Genetic ‘barcode’ test could diagnose colorectal cancer subtypes in hours

Written by Jade Parker, Senior Editor

Human colon cancer cells with the cell nuclei stained red and the protein E-cadherin stained green. E-cadherin is a cell adhesion molecule and its loss signals a process known as the epithelial-mesenchymal transition in which cells acquire the ability to migrate and become invasive. This image was originally submitted as part of the 2015 NCI Cancer Close Up project and selected for exhibit. https://visualsonline.cancer.gov/details.cfm?imageid=9867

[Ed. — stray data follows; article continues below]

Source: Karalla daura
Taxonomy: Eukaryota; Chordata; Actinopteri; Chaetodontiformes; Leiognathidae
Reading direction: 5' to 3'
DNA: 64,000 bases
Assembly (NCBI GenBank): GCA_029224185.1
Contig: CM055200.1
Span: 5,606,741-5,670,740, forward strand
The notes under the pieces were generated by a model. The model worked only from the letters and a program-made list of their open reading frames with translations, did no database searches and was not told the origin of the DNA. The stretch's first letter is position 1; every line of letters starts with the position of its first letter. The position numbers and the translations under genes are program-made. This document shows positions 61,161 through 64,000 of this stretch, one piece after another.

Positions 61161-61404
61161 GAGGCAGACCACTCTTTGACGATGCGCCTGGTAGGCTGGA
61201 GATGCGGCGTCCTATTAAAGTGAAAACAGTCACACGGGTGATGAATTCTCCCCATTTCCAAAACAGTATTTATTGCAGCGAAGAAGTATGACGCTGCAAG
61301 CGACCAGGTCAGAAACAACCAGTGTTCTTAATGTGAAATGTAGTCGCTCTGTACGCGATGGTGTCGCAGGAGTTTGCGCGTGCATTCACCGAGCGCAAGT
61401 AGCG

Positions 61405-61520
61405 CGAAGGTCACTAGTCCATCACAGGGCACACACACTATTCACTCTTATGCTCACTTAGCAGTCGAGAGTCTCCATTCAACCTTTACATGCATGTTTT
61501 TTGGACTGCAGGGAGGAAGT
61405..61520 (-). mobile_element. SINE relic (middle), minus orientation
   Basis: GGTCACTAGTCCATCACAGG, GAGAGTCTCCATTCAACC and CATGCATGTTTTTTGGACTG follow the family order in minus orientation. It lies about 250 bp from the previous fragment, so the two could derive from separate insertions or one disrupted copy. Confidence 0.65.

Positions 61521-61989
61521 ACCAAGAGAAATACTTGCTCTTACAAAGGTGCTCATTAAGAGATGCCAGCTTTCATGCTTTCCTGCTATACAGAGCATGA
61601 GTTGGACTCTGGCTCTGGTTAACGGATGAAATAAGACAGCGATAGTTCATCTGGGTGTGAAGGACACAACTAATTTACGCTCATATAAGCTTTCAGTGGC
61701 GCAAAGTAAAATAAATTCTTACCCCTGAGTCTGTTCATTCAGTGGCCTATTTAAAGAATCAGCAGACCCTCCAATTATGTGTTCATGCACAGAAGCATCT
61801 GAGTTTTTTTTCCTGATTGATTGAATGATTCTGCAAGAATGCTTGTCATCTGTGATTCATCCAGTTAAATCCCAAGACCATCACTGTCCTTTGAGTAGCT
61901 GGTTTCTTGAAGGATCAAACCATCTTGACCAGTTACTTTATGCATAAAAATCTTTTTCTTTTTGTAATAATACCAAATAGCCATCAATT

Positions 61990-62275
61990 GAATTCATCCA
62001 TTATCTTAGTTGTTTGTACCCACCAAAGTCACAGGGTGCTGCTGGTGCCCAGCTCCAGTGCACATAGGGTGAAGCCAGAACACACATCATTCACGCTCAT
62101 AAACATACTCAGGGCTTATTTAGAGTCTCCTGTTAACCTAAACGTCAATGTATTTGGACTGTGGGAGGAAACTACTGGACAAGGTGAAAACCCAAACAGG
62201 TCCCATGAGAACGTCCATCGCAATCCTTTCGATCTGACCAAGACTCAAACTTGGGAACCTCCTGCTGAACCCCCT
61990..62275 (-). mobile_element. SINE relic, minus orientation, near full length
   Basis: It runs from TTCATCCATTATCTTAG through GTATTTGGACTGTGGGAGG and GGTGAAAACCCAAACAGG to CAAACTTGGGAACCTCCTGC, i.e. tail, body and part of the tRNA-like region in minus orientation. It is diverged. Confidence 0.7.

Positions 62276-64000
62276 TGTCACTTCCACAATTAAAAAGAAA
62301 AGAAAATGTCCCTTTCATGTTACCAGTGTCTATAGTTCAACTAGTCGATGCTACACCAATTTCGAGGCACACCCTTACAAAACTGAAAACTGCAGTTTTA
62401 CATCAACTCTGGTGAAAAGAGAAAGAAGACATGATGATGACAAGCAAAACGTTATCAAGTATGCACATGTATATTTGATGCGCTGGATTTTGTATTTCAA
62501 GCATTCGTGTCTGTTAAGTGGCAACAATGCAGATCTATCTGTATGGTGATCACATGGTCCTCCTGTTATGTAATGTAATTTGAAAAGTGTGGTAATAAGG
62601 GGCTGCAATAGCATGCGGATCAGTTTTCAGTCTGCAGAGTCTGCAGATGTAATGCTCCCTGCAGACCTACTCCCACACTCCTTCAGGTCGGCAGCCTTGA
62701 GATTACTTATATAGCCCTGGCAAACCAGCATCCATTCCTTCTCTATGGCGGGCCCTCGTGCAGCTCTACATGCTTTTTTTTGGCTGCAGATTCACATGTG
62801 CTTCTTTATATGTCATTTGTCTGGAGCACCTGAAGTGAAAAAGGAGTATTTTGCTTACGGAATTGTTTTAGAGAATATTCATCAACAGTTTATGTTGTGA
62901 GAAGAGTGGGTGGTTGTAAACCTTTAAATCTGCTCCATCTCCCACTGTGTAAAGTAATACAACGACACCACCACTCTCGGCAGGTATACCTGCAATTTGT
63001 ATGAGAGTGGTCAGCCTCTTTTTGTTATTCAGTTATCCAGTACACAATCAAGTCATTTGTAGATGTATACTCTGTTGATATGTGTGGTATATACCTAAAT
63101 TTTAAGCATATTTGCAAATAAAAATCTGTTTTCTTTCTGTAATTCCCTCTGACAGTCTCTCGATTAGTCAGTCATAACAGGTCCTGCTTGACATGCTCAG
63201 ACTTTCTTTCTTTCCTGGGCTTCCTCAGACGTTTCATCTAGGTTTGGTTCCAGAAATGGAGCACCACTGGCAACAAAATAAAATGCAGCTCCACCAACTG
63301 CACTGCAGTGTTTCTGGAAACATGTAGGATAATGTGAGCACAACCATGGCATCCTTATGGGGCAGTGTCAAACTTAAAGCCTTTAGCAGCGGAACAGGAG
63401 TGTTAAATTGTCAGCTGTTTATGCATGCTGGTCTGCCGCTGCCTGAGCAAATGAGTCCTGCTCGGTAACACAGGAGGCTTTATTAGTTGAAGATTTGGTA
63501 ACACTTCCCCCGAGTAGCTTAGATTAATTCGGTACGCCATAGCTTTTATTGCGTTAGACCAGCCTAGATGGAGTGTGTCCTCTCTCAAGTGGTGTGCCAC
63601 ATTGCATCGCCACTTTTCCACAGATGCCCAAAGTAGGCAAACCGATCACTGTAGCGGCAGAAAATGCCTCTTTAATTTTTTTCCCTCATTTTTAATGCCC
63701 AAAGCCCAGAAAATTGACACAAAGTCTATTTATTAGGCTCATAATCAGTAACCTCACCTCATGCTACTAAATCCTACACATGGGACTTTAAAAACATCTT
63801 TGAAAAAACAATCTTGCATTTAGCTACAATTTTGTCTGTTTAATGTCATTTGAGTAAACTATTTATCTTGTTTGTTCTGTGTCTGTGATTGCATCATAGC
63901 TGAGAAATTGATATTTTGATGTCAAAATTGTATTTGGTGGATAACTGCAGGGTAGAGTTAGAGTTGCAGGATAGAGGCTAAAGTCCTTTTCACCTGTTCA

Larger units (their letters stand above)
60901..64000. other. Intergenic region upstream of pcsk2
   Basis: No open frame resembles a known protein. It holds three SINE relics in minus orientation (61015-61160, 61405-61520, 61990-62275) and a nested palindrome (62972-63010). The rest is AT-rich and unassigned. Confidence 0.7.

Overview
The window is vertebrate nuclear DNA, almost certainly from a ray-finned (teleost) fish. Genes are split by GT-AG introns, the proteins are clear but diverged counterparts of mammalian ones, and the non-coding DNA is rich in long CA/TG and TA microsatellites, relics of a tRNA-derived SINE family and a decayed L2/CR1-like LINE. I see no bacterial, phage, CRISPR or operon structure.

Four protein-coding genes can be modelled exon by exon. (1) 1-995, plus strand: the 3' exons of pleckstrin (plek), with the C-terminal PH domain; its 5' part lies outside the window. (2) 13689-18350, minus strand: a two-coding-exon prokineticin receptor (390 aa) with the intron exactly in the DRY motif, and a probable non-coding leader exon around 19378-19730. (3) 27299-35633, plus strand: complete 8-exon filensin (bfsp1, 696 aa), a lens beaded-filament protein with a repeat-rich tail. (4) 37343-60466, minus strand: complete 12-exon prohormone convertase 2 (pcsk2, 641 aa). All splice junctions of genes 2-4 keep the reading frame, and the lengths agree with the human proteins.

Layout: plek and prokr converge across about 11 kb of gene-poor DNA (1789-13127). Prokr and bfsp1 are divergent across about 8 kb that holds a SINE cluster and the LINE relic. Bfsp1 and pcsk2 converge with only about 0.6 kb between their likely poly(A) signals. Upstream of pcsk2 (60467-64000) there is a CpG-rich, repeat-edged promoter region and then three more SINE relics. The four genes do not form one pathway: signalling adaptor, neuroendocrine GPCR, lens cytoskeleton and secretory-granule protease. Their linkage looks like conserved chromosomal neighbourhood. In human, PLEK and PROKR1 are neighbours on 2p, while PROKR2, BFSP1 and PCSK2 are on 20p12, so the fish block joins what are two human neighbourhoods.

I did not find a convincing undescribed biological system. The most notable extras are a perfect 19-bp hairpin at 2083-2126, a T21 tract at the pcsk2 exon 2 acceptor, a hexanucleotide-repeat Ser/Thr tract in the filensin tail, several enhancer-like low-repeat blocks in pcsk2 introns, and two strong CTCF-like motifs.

Photo credit: Urbain Weyemi, Christophe E. Redon, William M. Bonner Researchers have developed a new test, based on a molecular ‘barcoding’ technology, that can diagnose an individual’s specific type of colorectal cancer in a matter of hours, rather than the months it can take using existing tools. The findings were recently published in Scientific Reports. In recent years, scientists have identified that colorectal cancer consists of five distinct diseases, with different biological characteristics that affect how they respond to drugs. This new test could enable a more personalized treatment approach to colorectal cancer. “We have created a new test that makes...

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